Many years of traveling have taught me that getting your entire life packed into a suitcase is near impossible, but you can come close. The stress of moving will be tough sometimes, but don’t freak out. If you take the time to do the research you’ll be ready for what comes ahead. You just got to know how to pack, what to pack, and what you should send to yourself later.
When it comes to packing, don’t skimp on suitcases. You’re going to want something sturdy to hold your stuff inside, you’ll want it to be deep and full of extension pockets. A flimsy hold hand-me-down pack won’t work for a big move, trust me on this one. Go ahead and bite the bullet and buy something that will survive being tossed around by airport personnel. Also pro-tip on clothing packing, don’t fold your clothes; roll them up. Not only will you save space but you reduce wrinkles dramatically with the roll technique.
You’re probably worried that you’re going to forget something, or perhaps there just won’t be enough room for all your stuff. The key here is to keep your priorities straight:bring what you need and not what you want. Clothes, shoes, and medicines are always get put in first. Gifts for whoever will be your future co-workers are great ideas if you’re moving to Japan. After that, you can put in small things like jewelry, books, magazines, pictures, etc.
If you can digitize all of your media before moving, that’s a fantastic way to save space. Pictures, movies, documents, put it all on a backup drive or USB’s. Lugging around pictures on picture frames can be a great strain, and same for books. Go ahead and get an ebook app or a Kindle to save weight and space.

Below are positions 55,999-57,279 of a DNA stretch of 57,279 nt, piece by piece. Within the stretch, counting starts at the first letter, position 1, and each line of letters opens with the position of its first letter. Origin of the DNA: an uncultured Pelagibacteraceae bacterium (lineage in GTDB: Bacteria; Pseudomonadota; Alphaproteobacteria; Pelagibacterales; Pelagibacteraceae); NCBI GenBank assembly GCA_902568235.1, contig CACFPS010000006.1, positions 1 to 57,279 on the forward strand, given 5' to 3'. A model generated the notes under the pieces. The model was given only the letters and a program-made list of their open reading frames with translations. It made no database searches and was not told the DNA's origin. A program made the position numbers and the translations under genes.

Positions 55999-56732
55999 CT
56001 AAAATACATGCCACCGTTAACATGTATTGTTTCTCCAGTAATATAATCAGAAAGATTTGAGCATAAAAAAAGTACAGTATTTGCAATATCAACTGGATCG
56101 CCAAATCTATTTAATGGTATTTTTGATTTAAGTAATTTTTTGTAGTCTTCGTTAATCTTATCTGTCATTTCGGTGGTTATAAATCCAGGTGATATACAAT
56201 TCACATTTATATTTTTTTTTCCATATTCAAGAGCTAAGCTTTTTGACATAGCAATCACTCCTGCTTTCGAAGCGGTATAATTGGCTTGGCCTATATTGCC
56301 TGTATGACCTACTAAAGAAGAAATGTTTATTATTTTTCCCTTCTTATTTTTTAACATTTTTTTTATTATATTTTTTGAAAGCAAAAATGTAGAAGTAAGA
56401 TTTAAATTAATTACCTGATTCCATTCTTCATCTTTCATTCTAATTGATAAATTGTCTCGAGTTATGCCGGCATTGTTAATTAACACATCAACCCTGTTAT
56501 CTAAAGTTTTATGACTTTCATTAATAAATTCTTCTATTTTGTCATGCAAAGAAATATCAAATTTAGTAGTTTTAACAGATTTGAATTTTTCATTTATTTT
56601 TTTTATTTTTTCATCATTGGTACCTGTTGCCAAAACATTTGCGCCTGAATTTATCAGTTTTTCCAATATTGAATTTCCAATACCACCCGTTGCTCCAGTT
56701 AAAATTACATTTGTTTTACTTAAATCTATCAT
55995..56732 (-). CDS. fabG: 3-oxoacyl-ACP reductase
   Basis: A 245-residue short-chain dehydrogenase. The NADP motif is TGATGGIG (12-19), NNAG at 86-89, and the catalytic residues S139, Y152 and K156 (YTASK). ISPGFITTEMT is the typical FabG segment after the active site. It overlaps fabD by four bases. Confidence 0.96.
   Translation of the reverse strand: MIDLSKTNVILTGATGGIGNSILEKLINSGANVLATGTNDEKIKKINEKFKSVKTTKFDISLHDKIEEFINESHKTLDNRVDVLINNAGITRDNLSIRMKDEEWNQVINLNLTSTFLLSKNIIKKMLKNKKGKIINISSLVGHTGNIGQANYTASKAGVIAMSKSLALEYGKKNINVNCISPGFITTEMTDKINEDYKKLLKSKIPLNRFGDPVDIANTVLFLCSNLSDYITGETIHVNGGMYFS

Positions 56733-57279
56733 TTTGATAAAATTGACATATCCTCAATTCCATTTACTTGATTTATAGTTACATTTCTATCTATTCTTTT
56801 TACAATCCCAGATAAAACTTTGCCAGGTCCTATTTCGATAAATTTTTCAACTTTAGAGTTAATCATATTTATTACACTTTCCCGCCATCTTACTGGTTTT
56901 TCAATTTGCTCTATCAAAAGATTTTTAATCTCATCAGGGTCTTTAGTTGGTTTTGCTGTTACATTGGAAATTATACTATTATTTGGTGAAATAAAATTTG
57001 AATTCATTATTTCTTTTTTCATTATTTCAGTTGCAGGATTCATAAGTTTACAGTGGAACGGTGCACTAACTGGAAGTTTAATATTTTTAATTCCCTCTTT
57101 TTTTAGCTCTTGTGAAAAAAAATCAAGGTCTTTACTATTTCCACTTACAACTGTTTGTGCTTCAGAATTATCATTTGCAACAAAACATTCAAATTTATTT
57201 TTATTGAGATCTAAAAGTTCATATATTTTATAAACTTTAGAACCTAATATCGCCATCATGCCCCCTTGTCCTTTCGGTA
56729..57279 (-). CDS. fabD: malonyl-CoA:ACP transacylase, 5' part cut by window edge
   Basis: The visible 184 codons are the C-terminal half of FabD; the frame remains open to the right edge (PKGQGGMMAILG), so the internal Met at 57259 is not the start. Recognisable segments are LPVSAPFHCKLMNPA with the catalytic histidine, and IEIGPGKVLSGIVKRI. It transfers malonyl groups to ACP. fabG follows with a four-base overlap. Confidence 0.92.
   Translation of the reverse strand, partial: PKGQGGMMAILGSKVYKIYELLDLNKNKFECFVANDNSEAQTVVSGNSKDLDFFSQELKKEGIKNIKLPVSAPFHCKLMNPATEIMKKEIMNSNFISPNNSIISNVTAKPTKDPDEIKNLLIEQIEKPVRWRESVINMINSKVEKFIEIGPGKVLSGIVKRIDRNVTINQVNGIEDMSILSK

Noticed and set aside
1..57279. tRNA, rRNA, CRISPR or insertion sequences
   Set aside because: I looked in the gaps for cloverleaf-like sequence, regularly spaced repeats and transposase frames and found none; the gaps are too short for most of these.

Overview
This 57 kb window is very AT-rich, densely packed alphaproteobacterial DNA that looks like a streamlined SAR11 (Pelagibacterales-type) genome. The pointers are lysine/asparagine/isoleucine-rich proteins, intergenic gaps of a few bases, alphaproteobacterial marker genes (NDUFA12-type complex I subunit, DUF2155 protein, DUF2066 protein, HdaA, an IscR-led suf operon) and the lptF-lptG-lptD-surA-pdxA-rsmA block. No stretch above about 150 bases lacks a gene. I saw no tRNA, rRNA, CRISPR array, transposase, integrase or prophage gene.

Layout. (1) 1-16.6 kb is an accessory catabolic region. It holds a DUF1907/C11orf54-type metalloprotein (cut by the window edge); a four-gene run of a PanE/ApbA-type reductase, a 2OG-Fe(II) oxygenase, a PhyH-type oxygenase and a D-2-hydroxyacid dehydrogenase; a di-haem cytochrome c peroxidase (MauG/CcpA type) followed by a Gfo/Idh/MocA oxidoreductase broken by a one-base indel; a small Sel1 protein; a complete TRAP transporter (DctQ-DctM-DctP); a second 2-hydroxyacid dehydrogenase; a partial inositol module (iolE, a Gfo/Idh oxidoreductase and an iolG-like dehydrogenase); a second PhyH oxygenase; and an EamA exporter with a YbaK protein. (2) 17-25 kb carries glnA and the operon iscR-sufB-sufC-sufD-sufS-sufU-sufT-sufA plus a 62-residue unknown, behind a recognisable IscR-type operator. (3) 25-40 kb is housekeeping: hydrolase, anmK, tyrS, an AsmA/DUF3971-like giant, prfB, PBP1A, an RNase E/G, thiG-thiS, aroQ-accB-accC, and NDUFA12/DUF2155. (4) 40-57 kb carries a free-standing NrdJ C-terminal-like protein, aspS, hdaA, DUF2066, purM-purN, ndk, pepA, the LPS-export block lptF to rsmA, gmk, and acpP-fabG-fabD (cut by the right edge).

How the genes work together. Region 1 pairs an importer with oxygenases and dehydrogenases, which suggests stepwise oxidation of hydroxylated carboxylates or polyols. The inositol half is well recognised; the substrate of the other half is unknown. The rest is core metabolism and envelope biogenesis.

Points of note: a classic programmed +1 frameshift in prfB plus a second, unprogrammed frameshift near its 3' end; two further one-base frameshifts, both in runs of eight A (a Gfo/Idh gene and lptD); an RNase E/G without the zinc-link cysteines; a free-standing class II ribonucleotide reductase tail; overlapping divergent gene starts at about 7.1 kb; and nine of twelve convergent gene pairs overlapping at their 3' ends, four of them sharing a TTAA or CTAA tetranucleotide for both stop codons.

Before you finish packing and get moving, I highly recommend you talk to people who have lived where you’re going to live. The internet is a wonderful place full of forums and chat rooms, take advantage of them on travel sites and ask about what are the number one products or clothes you should definitely bring to your new country.
If you’re coming into Japan on JET or Interac or whatever, most likely you’ve got a predecessor whose position you’ll be taking over. These can give you the down low on how much you should save before going over, what the atmosphere is like for foreign people, weather conditions, and so much more.
I took over from a girl I’ll call L. She filled out a JET Handbook for me to read over before I arrived as well as talked to me via email and Facebook. If you have a first person account of what’s available specifically in your area then you can better prepare for the coming trials ahead. L warned me way in advance about shoe sizes in Japan and that finding my shoe size would be a headache and a half. She also told me about getting an International Driver’s Permit (I.D.P.) would be necessary to get a car, and driving was a necessity in the countryside where she lived. Thanks to her, I was able to get one before I left and rented a car while I lived in Ibaraki. She was correct 100%.
My two item recommendations for if you’re coming to Japan are 1) deodorant and 2) bras. The deodorant applies to both men and women. Unlike in the U.S.A., most deodorants are spray cans. If you manage to find a deodorant that’s a roll-on type it’s usually not that strong. If you want that 24 hour protection, buy yourself some American stuff and take it with you. Bras are for the ladies, especially if you’re anything over a C cup. Most Japanese women are A or B, so most bras are tiny. I only went bra shopping once in Japan, and it was awful. The sizes are way too small for busty ladies around the chest and the cups aren’t designed well for support.